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Re: eval blending?

Post by Evert » Fri May 05, 2017 6:05 am

Have you ever tried to play a game where multiple people suggest moves? In my experience this leads to erratic and poor play. Of course, computers are not human.
clumma wrote:Pardon if this has been discussed before, but has anyone tried blending evals of different engines to create an all-computer centaur?
Nitpick: mixing evaluations in the GUI does nothing because it does not affect move selection, so as a term this does not capture the essence of what you want to do.
For example, use 2 cores each for Stockfish, Komodo, and Houdini. Always make Stockfish move unless both Komodo and Houdini agree on a different one, in which case make that.
How often does that situation occur?
You can verify this by taking a game and letting all three engines analyse (with multi-PV).
In another variant, run the engines with multi-pv = 2 and make the choice of the engine that is 'most sure' (shows largest eval difference between first and second choices). Here it may be good to normalize all the evals first to make them more consistent across engines.
Bad idea. Multi-pv is not free and costs valuable time. You're also assuming that a large gap means something. You don't know that. Perhaps the engine with the smallest gap sees something that the others don't?
Other schemes are possible. Evals of pvs can be averaged across engines (again probably after normalizing).
Again, this does not affect move selection.
Or we can try to identify phases of game where each engine is best, and simply use the best engine at each phase (or when certain material imbalances are present etc).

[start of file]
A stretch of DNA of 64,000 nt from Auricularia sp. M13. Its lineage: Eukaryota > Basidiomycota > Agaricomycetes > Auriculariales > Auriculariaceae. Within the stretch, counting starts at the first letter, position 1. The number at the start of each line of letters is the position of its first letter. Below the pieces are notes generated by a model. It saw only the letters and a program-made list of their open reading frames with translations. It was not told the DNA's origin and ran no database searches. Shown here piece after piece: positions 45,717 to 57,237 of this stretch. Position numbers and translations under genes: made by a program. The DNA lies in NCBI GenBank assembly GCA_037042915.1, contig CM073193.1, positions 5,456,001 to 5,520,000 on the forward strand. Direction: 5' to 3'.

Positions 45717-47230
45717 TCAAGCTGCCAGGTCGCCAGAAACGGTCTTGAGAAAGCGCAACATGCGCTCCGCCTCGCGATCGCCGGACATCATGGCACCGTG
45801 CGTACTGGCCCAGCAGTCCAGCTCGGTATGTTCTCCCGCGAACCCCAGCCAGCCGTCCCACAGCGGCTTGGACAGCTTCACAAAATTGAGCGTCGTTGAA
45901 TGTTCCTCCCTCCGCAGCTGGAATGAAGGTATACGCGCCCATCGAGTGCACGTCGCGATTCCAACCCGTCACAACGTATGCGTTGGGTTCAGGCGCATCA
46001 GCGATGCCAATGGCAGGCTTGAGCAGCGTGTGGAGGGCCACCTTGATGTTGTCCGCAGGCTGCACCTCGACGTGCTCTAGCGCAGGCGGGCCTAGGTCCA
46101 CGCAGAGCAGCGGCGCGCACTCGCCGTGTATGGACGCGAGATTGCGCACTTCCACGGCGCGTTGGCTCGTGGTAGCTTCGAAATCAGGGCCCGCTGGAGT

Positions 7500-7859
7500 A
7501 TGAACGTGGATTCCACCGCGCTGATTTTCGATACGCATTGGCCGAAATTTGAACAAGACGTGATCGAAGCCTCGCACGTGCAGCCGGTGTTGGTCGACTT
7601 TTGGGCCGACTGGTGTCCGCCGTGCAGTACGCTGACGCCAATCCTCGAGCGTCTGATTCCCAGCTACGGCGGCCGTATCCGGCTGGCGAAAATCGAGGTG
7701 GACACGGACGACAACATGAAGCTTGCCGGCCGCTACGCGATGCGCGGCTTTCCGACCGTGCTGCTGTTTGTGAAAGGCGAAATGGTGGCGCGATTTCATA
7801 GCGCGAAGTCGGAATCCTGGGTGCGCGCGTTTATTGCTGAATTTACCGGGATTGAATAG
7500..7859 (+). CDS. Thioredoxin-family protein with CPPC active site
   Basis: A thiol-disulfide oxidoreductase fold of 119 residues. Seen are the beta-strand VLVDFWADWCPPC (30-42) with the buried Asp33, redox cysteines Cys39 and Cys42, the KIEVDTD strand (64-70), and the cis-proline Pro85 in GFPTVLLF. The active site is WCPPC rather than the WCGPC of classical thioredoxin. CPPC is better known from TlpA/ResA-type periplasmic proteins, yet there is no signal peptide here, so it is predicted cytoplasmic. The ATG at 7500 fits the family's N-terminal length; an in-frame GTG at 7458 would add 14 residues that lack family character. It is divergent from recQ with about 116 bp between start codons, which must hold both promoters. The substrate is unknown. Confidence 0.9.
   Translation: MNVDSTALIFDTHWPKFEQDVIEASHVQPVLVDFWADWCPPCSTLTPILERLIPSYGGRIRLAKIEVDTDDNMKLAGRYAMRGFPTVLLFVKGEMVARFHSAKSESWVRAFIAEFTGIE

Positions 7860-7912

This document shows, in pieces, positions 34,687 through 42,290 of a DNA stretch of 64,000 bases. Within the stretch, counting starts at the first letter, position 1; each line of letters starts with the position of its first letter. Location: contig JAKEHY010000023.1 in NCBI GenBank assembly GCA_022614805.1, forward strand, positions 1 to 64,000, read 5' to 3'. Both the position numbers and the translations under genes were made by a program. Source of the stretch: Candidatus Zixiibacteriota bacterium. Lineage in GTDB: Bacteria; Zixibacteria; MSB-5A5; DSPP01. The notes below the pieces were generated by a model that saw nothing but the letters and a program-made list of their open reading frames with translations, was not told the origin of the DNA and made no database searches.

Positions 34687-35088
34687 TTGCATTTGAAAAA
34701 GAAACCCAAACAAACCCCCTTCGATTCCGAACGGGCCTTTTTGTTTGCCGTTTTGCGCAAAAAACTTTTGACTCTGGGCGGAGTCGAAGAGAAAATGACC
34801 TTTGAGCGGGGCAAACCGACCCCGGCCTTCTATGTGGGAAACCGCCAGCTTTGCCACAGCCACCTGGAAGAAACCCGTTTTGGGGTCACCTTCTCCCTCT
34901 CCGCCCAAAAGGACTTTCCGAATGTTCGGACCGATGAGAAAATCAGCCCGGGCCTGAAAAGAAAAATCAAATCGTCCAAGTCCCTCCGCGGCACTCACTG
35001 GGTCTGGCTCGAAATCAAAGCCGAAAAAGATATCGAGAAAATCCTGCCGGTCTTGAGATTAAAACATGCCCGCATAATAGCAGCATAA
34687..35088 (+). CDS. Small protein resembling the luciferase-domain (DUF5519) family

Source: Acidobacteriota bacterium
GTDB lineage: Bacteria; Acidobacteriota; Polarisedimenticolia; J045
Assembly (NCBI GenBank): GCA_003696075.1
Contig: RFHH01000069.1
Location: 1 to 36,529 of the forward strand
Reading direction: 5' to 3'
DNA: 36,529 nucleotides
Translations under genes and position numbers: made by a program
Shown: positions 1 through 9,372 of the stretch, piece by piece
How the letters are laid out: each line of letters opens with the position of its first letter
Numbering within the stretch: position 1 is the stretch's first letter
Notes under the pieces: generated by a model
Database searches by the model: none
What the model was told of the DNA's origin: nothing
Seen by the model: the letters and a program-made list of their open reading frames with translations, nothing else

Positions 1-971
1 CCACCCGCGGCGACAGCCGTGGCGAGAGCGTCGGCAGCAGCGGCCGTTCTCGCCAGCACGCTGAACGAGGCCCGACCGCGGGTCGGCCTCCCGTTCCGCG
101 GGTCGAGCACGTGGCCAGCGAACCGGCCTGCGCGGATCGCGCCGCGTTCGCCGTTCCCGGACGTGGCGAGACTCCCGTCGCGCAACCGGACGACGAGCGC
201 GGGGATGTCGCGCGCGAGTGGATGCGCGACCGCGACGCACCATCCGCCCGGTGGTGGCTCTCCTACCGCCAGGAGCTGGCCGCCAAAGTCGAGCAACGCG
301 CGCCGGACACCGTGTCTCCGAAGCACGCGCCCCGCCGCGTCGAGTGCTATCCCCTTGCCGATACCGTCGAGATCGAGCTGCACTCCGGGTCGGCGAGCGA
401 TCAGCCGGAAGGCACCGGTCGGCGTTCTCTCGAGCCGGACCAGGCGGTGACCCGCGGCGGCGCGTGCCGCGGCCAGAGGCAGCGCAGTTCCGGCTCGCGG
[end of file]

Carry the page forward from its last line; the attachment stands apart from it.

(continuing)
It would probably be better to improve the respective engines.

What might have some value is having engines ponder the proposed move, sometimes engines see why a move is bad immediately after playing it. You still need to communicate that information somehow though, and you don't need multiple engines to do it (and even then, a better suggestion is to try and fix it in the engine in the first place).

clumma
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Location: Berkeley, CA

Re: eval blending?

Post by clumma » Fri May 05, 2017 6:29 am

Bad idea. Multi-pv is not free and costs valuable time. You're also assuming that a large gap means something. You don't know that. Perhaps the engine with the smallest gap sees something that the others don't?
I'm not assuming anything, other than that it's an interesting idea which is worth trying.

flok

Re: eval blending?

Post by flok » Fri May 05, 2017 6:42 am

I think DBPPuppetMaster on freechess does this. With 8 engines that is.

Cardoso
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Re: eval blending?

Post by Cardoso » Fri May 05, 2017 9:00 am

Carl, that idea simply could never work.
Different engines have different evals, and different searches.
Even if one engine gives a score of an half a pawn up, how do you know it is right?
An higher score doesn't mean it is better than the analysis of other engine with a lower score.
The score for a move is allways an aproximation, wich can climb up or come down as the game progresses.
Maybe other engine wich gives a lower eval has the best sequence.
The search part of an engine works by making line eval comparisons (simply put), how would you compare lines (wich are different or even slightly different) that come from different engines?
Each engine hasn't a clue of other's analysis, they are completely disconnected.
Also different extensions/reductions give different terminal positions where the eval is applied.
Suppose you have 3 or 4 grandmasters and each give a different move, who's move are you going to choose?


Alvaro